Father Dave discusses how he ended up running Busted Halo, and reflects on the discernment process and being able to give your “yes” to God.
Father Dave shares how Paulist assignments work. “Every year, the leadership of our community asks every one of us to fill out a ‘how are you doing’ sheet. It addresses three basic areas of the individual: ministry/professional, community life, and personal life.
The reflection exercise serves the bigger purpose of helping determine which ministry opportunities would be the best use of each priest’s unique gifts. “We just don’t believe as a philosophy that to force a guy to do something that he doesn’t want to do or doesn’t think will be a good use of his gifts, to have him go into a situation already not happy about that,” Father Dave says. “It’s not good for him. And it’s certainly not good for the people of God … When I was at the University of Colorado in Boulder and I was an associate, that was my first assignment … I was actually three years ordained when I first got the call for Busted Halo. They said they were thinking of me for this ministry that they started in New York a couple of years before me … So after only being ordained three years and loving being a parish priest and being on a campus with young people, I get this call.”
Father Dave explains that he wasn’t sure what to do because he loved serving in Colorado and thought his days working in media were over. “My first answer was ‘no way,’ but I did take a vow of obedience … I would have stayed in Boulder and remained a campus minister for the rest of my life. I really honestly thought I would never do media again. So, when they called all of that was washing over me … I went back and forth with a lot of different people in my life. Because you want to crowdsource a big decision like that. I was so divided that I did want to solicit other advice. I talked to my priest mentor, my spiritual director, all these other people and it was kind of like a split decision … One policy we have is ‘don’t just say yes just for the sake of saying yes.’ That means don’t say yes merely out of obedience. Make sure you pray about this … Make sure it’s your yes, because they Paulists would have liked me to say yes, but it doesn’t help if it’s not a genuine yes.”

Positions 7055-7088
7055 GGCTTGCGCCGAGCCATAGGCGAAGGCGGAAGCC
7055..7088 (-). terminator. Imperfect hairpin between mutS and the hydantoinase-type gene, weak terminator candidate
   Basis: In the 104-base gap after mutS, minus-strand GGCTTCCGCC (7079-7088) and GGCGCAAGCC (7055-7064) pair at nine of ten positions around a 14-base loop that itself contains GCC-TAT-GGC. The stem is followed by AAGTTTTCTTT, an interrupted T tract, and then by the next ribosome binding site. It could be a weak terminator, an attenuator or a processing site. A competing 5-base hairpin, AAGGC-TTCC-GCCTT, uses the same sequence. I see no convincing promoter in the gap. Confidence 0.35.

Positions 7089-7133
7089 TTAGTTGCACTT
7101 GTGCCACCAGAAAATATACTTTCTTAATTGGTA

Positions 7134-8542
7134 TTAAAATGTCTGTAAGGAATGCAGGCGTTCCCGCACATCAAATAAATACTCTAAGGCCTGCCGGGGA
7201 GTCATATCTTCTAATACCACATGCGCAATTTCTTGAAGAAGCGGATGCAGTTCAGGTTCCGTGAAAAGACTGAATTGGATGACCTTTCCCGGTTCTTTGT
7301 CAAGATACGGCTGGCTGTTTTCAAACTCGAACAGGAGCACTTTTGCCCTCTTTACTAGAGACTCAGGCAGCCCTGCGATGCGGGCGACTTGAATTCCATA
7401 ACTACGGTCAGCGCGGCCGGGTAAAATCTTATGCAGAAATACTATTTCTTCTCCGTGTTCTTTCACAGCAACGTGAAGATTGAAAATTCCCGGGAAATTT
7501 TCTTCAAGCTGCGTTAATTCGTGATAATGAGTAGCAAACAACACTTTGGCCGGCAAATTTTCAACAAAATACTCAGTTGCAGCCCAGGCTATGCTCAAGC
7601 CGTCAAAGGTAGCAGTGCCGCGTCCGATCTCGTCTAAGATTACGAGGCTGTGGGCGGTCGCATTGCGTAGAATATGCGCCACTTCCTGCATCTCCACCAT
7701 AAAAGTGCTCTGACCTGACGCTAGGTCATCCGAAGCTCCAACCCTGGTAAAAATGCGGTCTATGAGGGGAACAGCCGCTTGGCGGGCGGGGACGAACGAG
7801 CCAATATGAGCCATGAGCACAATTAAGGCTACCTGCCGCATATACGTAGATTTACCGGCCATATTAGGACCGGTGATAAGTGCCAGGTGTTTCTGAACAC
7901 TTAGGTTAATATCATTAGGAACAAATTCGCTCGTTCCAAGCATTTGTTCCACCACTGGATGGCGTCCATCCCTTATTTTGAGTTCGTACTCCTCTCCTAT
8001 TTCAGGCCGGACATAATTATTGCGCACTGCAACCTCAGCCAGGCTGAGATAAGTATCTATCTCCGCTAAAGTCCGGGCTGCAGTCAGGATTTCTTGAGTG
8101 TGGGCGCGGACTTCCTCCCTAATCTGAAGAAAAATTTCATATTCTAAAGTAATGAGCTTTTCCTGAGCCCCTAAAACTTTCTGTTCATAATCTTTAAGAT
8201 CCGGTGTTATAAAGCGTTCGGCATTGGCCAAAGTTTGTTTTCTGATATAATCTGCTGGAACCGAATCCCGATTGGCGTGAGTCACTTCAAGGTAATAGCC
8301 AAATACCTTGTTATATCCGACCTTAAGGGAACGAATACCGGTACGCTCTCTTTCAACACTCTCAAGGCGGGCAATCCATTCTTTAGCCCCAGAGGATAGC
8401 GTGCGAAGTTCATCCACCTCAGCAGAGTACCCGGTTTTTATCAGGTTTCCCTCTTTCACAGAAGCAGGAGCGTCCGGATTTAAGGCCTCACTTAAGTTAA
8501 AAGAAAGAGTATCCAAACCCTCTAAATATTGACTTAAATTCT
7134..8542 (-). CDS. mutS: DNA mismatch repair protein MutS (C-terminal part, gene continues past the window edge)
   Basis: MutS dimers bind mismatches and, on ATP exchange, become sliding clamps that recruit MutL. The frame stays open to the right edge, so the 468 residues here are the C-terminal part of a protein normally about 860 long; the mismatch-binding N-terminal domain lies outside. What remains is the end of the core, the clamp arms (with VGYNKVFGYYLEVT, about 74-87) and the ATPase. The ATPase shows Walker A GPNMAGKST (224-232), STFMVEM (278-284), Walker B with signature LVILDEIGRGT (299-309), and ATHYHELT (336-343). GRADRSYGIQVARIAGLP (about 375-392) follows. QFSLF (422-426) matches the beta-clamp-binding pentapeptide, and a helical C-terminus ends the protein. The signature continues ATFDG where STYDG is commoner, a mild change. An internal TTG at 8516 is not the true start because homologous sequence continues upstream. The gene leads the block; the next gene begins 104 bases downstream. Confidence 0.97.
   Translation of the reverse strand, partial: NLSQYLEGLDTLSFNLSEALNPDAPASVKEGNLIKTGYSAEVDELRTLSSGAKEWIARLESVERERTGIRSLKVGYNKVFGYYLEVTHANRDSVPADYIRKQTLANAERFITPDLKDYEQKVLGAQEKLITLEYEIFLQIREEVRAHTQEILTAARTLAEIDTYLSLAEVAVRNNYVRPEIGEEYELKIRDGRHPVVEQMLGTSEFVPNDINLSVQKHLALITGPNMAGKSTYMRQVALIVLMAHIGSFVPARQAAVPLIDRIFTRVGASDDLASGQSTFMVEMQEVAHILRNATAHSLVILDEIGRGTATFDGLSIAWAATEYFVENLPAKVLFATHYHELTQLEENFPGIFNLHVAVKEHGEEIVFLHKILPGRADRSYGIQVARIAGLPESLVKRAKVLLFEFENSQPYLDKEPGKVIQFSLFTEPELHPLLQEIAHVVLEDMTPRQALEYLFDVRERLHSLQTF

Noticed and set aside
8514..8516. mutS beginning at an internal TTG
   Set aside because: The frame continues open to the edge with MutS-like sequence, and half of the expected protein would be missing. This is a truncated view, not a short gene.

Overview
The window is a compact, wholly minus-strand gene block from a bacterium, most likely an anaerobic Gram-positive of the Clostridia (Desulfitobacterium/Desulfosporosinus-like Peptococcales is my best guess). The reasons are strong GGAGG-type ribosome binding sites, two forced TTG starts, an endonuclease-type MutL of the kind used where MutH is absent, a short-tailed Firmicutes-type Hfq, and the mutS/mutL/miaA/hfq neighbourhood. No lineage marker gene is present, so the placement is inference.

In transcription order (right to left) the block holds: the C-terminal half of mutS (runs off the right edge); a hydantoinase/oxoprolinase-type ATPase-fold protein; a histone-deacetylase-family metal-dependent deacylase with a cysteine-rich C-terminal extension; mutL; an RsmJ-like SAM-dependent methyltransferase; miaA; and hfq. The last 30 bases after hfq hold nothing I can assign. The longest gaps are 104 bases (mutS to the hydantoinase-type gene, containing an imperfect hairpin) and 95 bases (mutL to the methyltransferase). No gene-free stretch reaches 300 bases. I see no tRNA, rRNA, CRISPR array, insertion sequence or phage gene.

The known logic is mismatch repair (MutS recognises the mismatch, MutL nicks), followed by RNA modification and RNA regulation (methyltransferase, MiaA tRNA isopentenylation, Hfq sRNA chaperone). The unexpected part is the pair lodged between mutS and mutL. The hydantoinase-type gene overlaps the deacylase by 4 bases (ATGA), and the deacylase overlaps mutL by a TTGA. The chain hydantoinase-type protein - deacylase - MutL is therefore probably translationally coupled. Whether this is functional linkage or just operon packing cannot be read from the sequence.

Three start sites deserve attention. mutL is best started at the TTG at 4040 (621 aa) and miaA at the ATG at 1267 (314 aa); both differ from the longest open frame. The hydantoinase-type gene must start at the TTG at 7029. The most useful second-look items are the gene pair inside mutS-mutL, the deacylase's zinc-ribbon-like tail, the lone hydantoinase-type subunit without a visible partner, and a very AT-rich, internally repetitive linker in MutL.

“Isn’t it much better when we can give a genuine, unqualified yes, even if there are honest reservations or open questions? Or ways in which we think, boy, that’s not going to be easy. That’s not the same thing as at least being genuine in saying, ‘Okay, this is going to be an unknown, but I’m going to wholeheartedly step into the unknown … The most honest way I can describe this is that in my head and spirit it was a genuine yes, but there was something like a, ‘Well, how about I give it two years and then reevaluate.’”
Christina shares her thoughts on discernment. “God kind of connects the dots later on. Giving your genuine yes because you had a year to really discern and pray, but at some point we do have to act even though we don’t have 100% of the answers. Nine times out of 10 we’re not going to know exactly what God wants, but we have to make an act of trust, and you did. I think that God usually reveals his will a lot of the time through our circumstances. You gave your yes and then the circumstances happened to be that he showed you how he was going to use your talents once again for this ministry, so it worked out. Every situation is different, but we have to make the act of trust and that leap of faith and if it didn’t work out, you would know that it wasn’t God’s will. So I think it’s a really good point about discernment. we won’t have all the answers, but you give your genuine yes if you discern that, ‘Okay, I feel like I’m being pulled in this direction a little bit.’ And then you find out once you make that leap of faith.”